What is your current practice for calculating blood loss? 

 When do you start? When do you stop calculating?  

What items are used to determine blood loss?  

Do you assess for color, clot formation, flow? 

When assessing for bleeding, using a quantified blood loss method versus estimated blood loss will provide you with a more accurate clinical picture. Quantified blood loss can be obtained through the use of calibrated scales, drapes, or canisters. Using calibrated scales to weigh any blood-soaked items with prior knowledge of dry weights to subtract from will help to determine patient blood loss, using the equivalent of 1gram=1mL.  

California Maternal Quality Care Collaborative (CMQCC) and the American College of Obstetrics and Gynecology (ACOG) have developed patient hemorrhage bundles that detail various definitive stages of hemorrhage. These stages of hemorrhage in the resources below include each stage with relation to signs and symptoms to define each stage and when to move to the next stage; guiding you to increase or decrease patient severity of hemorrhage.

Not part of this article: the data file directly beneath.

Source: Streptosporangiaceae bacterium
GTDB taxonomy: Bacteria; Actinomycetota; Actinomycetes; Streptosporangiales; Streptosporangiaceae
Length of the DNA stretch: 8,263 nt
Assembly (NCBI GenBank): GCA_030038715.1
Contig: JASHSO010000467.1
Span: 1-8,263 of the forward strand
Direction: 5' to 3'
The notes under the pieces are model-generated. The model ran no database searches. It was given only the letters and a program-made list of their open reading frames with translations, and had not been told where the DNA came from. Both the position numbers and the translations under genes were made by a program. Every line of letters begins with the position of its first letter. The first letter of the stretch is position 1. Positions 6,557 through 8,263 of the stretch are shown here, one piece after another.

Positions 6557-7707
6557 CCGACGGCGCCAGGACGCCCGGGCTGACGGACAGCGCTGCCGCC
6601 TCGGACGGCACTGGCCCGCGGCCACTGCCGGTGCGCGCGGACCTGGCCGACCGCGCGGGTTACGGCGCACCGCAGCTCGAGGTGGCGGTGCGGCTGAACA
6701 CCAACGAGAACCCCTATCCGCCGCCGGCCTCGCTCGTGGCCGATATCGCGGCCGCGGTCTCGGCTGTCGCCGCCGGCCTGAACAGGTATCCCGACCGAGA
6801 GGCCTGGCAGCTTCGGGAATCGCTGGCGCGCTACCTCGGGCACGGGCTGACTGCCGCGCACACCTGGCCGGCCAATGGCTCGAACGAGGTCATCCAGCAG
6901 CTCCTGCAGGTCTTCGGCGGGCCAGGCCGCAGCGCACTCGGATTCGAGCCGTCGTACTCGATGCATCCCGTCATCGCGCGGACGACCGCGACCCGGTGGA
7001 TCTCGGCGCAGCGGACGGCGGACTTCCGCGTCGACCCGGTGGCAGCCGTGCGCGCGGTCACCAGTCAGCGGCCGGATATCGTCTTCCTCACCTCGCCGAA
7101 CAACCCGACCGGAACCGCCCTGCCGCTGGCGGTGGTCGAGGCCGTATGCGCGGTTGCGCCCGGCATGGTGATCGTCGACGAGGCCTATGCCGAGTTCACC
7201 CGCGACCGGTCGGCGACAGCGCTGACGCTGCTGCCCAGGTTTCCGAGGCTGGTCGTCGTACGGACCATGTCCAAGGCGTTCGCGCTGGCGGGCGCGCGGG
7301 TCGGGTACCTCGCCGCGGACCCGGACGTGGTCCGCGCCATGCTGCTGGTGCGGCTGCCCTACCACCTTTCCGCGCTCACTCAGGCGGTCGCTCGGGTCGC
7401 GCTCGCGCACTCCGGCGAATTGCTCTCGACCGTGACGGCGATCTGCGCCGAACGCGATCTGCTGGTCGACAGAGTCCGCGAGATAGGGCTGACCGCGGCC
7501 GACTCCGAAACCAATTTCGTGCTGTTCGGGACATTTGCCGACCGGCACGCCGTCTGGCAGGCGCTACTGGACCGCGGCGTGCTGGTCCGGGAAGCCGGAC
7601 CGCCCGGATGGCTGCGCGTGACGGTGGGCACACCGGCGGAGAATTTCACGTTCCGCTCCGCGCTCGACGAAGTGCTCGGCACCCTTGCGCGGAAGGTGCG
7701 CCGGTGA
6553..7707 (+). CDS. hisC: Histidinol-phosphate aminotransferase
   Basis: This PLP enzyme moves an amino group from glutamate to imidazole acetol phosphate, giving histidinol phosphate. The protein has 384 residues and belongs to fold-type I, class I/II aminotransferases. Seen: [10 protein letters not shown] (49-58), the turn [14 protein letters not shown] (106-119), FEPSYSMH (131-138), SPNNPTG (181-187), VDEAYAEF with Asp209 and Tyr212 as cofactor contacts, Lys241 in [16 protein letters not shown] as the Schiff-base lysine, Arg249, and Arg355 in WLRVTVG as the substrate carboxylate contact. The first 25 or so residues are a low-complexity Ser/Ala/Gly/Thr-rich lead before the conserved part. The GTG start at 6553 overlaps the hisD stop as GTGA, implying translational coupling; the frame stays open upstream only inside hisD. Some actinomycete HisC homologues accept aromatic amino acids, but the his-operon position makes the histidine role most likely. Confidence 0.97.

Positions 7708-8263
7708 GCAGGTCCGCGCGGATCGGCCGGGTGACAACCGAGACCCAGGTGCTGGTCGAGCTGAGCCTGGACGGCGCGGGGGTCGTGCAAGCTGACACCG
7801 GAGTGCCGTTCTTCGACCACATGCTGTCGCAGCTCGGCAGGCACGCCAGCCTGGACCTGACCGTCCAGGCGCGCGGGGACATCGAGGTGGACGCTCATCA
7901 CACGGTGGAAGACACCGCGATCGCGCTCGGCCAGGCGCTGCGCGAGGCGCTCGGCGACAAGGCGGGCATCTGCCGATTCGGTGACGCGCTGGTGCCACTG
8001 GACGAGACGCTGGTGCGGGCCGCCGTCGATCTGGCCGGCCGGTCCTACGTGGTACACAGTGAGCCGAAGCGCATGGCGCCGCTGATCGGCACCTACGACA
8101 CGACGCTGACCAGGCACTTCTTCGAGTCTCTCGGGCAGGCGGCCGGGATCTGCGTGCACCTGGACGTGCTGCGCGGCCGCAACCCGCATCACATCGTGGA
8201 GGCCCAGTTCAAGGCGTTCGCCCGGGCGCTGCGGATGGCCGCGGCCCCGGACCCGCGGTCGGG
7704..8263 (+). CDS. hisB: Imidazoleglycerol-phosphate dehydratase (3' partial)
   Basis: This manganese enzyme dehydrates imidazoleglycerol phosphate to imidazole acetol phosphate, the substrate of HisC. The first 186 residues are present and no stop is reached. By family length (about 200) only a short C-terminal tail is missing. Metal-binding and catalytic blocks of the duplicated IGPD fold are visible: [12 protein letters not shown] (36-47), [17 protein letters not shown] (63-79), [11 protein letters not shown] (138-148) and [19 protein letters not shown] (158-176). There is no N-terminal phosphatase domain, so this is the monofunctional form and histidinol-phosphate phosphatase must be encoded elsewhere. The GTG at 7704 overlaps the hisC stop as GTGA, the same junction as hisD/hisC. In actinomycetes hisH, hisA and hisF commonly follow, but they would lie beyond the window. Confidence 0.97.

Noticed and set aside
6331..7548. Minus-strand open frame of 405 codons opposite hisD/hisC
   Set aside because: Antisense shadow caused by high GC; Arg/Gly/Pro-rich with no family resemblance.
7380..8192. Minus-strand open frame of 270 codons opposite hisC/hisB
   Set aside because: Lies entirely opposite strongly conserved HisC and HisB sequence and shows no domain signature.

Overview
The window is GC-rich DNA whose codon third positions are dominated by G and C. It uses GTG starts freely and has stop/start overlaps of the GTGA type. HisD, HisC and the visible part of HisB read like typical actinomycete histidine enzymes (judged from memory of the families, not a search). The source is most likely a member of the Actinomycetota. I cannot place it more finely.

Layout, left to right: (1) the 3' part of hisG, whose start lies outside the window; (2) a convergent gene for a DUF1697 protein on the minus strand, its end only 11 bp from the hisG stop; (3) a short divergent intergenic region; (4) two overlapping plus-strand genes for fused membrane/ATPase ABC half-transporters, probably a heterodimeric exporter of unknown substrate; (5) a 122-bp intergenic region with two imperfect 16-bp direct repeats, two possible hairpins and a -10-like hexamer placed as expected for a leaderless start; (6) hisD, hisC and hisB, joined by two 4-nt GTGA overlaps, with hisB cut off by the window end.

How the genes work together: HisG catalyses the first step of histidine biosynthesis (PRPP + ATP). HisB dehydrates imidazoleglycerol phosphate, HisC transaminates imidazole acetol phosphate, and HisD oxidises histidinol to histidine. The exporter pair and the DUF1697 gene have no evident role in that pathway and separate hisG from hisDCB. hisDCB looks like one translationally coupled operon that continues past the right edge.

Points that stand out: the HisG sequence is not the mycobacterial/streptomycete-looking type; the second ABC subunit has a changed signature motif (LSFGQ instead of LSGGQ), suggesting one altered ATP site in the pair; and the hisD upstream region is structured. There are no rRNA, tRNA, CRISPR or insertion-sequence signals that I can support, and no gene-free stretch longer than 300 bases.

California Maternal Quality Care Collaborative Staging (5):

Stage Signs/Symptoms
  • All birthing women
  • Vaginal EBL > 500mL 
  • Cesarean EBL > 1000mL 
  • Vital Sign changes 
  • 15 percent 
  • Heart rate > 110 beats per minute 
  • Blood pressure < 85/46 
  • O2 saturation < 95% 
  • Continued bleeding  <1500 
  • Continues bleeding <1500 mL 
  • More than 2 units of PRBC 
  • Unstable Vital Signs 
  • Suspicion of DIC 

American College of Obstetrics and Gynecology (7):

Stage Signs/Symptoms
  • Blood loss > 1000mL 
  • Normal vital signs and lab values